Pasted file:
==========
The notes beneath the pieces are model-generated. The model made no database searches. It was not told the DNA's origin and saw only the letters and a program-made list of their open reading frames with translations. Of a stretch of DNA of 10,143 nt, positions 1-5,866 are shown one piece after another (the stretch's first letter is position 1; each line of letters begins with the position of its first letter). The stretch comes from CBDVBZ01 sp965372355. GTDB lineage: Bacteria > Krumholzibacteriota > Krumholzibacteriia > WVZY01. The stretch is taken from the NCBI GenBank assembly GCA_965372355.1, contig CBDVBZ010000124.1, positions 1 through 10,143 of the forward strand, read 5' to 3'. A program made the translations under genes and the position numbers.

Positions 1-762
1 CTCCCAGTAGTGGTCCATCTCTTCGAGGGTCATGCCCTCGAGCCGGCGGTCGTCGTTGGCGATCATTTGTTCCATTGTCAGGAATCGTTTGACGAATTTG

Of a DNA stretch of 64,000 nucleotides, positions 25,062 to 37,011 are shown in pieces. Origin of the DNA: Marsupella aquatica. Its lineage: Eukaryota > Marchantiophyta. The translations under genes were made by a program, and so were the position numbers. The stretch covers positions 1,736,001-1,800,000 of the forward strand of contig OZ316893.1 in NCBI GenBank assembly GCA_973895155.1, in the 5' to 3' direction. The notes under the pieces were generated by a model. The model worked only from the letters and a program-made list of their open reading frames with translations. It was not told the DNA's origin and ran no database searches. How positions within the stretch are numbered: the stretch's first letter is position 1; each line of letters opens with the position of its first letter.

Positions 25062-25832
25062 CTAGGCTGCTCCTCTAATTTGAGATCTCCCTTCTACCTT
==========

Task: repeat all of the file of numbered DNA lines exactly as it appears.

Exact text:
The notes beneath the pieces are model-generated. The model made no database searches. It was not told the DNA's origin and saw only the letters and a program-made list of their open reading frames with translations. Of a stretch of DNA of 10,143 nt, positions 1-5,866 are shown one piece after another (the stretch's first letter is position 1; each line of letters begins with the position of its first letter). The stretch comes from CBDVBZ01 sp965372355. GTDB lineage: Bacteria > Krumholzibacteriota > Krumholzibacteriia > WVZY01. The stretch is taken from the NCBI GenBank assembly GCA_965372355.1, contig CBDVBZ010000124.1, positions 1 through 10,143 of the forward strand, read 5' to 3'. A program made the translations under genes and the position numbers.

Positions 1-762
1 CTCCCAGTAGTGGTCCATCTCTTCGAGGGTCATGCCCTCGAGCCGGCGGTCGTCGTTGGCGATCATTTGTTCCATTGTCAGGAATCGTTTGACGAATTTG

Of a DNA stretch of 64,000 nucleotides, positions 25,062 to 37,011 are shown in pieces. Origin of the DNA: Marsupella aquatica. Its lineage: Eukaryota > Marchantiophyta. The translations under genes were made by a program, and so were the position numbers. The stretch covers positions 1,736,001-1,800,000 of the forward strand of contig OZ316893.1 in NCBI GenBank assembly GCA_973895155.1, in the 5' to 3' direction. The notes under the pieces were generated by a model. The model worked only from the letters and a program-made list of their open reading frames with translations. It was not told the DNA's origin and ran no database searches. How positions within the stretch are numbered: the stretch's first letter is position 1; each line of letters opens with the position of its first letter.

Positions 25062-25832
25062 CTAGGCTGCTCCTCTAATTTGAGATCTCCCTTCTACCTT